Weddings go on around the world on a regular basis. Most are memorable to the bride and groom and maybe their parents. However, few make a lasting impression on the guests. This is the story of one wedding that made a lasting impression on an entire town.
Sue Ellen and Jimmy (names changed to protect the guilty) were set to tie the knot at 11:30 am on Saturday, June 12th, in the Town Hall. Those planning the wedding were less than organized and many details had been left undone. They were franticly scurrying about at 10:30 that morning, trying to iron out an assortment of showstoppers-such as the minister. Apparently, everyone thought someone else had arranged for the clergy. Since Bobby Curtis, the minister, was off on a three day fishing trip, they were in crisis mode. Some suggested they go find Bobby and haul him to the church, but they settled for highjacking the Justice Of The Peace from a nearby town.
The parking lot was filing up and people were fighting over who should have which spot. The groom, dressed in his rented tuxedo, stood with a group of his friends in jeans and ballcaps-well, one was wearing camo. They were drinking from a bottle inside a brown paper bag. This did not bode well. A big yellow pickup with huge tires and a couple of large dents in the hood squealed tires as it pulled into the parking lot and stopped. An angry looking young man jumped from the truck and stormed toward the groom and his group. The groom stepped from the group to intercept him and the two men stood toe to toe, shouting obscenities at each other. Apparently, this was the bride’s ex. The verbal altercation turned physical. Fists flew and so did one of the groom’s front teeth. The fight became a brawl, as others joined the fracas. It continued until the sheriff and a deputy stepped in and escorted the ex away in the police car.
It was a bit after 11:00. The groom’s friends took him inside to clean him up. As more guests arrived, the tone of the group became well established. There had been a long, late party the night before. Many attendees looked hung over and some looked as if they had gone the way of the groom in some recent difference of opinion. Bruises, scrapes and even a few outfits from the night before indicated this would be a rough day for many-it had obviously been a rough night. Tempers were short, everyone had some complaint and bullying attitudes abounded. Finger pointing was rampant and there even seemed to be a Hatfield and McCoy feud in evolution between the groom’s and the bride’s sides of the family. Upon thinking it over, the safest seat in the hall could only be at the back and near the door.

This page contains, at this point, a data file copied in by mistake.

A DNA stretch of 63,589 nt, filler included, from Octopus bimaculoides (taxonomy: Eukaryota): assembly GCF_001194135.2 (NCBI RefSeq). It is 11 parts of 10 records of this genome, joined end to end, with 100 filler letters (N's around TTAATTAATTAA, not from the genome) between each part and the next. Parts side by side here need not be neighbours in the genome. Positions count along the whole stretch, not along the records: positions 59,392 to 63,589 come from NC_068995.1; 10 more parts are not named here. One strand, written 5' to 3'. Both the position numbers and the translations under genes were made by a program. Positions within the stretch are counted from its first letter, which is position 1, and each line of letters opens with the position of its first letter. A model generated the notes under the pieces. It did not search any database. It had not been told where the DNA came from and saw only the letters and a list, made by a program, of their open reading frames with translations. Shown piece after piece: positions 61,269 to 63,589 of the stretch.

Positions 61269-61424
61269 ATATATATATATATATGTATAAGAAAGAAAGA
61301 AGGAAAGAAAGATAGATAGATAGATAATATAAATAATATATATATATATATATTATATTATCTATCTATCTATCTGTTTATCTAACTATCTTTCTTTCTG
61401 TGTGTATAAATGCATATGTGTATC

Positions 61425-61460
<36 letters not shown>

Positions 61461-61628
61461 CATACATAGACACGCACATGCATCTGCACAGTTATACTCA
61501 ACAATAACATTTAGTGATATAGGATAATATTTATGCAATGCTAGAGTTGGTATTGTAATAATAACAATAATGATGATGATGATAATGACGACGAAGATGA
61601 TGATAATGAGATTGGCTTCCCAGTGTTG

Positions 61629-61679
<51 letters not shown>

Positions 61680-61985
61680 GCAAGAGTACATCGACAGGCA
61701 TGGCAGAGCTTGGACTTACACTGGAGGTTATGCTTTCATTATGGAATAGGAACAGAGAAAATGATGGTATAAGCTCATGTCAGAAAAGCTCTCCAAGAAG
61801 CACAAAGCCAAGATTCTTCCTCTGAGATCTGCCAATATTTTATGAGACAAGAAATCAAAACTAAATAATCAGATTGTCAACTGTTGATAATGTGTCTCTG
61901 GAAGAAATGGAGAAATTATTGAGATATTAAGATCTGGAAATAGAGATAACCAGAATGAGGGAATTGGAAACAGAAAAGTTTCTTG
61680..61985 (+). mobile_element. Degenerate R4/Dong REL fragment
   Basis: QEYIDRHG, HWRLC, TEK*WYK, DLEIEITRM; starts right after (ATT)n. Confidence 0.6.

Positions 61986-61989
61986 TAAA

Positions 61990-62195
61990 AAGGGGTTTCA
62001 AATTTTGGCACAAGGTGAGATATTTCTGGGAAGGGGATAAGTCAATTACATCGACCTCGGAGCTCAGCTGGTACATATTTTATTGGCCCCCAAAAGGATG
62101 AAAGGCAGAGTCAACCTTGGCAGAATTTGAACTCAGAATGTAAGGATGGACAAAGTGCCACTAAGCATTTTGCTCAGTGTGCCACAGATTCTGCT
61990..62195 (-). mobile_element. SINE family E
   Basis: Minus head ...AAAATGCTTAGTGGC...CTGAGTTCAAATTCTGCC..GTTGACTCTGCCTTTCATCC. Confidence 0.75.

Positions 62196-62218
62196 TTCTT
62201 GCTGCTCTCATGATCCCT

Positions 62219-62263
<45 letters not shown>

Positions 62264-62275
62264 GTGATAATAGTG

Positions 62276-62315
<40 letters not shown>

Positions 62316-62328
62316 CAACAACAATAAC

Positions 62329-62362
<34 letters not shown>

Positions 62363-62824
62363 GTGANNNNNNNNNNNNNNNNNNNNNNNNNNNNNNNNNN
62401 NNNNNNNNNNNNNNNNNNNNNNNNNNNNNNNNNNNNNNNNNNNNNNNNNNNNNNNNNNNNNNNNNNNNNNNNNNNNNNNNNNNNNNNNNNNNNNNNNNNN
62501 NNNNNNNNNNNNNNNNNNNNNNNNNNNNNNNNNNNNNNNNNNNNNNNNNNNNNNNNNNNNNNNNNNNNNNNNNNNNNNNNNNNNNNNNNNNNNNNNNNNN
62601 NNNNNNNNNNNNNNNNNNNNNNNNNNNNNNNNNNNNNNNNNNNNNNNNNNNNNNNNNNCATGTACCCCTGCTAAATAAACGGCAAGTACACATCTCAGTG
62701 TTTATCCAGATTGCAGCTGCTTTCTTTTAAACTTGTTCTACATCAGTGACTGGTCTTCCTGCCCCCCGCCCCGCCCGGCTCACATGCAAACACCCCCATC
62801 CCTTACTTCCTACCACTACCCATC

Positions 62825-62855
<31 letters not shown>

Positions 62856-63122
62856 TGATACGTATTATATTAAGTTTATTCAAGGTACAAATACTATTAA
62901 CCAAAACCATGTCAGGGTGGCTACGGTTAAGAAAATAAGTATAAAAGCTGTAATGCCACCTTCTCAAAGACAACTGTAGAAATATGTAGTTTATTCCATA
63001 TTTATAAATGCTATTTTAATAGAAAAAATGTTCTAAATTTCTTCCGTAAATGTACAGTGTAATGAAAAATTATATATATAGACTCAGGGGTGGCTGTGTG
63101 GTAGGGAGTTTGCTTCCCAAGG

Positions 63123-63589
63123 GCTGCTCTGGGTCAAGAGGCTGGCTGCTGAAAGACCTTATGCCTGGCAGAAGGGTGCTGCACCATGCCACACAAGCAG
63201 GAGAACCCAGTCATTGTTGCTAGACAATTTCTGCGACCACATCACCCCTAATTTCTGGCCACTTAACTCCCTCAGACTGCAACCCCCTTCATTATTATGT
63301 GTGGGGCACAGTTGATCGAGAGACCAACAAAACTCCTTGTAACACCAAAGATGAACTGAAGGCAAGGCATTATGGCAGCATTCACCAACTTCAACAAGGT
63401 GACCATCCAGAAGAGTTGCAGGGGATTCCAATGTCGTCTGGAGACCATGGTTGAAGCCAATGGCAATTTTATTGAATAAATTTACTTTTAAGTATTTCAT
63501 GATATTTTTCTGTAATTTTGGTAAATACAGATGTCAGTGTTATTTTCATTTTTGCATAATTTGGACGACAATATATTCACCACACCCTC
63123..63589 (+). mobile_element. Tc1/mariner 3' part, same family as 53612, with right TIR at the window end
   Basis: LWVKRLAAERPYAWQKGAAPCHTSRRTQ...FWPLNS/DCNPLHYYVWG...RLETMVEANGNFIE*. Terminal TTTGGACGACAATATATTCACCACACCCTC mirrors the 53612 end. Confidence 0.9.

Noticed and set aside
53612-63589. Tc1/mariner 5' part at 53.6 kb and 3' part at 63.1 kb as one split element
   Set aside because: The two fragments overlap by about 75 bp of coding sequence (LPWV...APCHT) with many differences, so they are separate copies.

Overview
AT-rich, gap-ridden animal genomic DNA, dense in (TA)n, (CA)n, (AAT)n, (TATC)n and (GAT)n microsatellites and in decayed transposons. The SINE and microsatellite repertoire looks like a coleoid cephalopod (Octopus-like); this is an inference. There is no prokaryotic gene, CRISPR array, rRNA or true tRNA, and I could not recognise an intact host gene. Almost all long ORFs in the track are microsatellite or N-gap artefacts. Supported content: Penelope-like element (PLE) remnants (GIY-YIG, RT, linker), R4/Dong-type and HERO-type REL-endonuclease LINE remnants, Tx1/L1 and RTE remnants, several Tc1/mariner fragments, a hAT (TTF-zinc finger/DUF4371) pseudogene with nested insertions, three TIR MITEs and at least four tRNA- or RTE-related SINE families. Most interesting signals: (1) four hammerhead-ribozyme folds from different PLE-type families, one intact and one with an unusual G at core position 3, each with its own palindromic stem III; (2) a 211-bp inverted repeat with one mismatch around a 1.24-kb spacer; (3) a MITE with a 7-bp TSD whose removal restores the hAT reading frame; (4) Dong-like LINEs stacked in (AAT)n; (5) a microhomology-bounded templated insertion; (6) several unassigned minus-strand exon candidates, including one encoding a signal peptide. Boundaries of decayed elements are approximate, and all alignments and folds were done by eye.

The Justice Of The Peace came rushing in at 11:35, looking fearful and escorted by two burley young men. The groom entered minus his tooth and sporting faded bloodstains on his white shirt. The wedding march began and when the bride appeared her black eye stood out against the pristine white of her gown. These would be treasured wedding photos without a doubt. It was told later that the bride entered into an altercation with the groom’s ex the night before-sent her to the hospital-warrant was pending.
Despite the shaky start, the wedding took place and the two looked happy, as they stood together on the front steps. People loaded into their cars, everyone trying to exit at the same time, shouting obscenities at each other, grinding gears and burning rubber. At the reception, the liquor was flowing as freely as the beer and behaviors were highly raucous. By the time the fire sirens wailed past Big Bear Bar and Grill, most of the partiers were too drunk to care or even notice. Most wouldn’t find out until the next day what transpired, when they left the Town Hall.
No one thought to extinguish the candles in the silk flower arrangements displayed on the Town Hall windowsills. The building was about 150 years old, the wood was very dry and it didn’t take long for it to become a memory. The new Town Hall is never let out for private functions and Sue Ellen and Jimmy’s parents are still at odds about which side of the family is responsible. There was truly a “hot time in the old town” that day.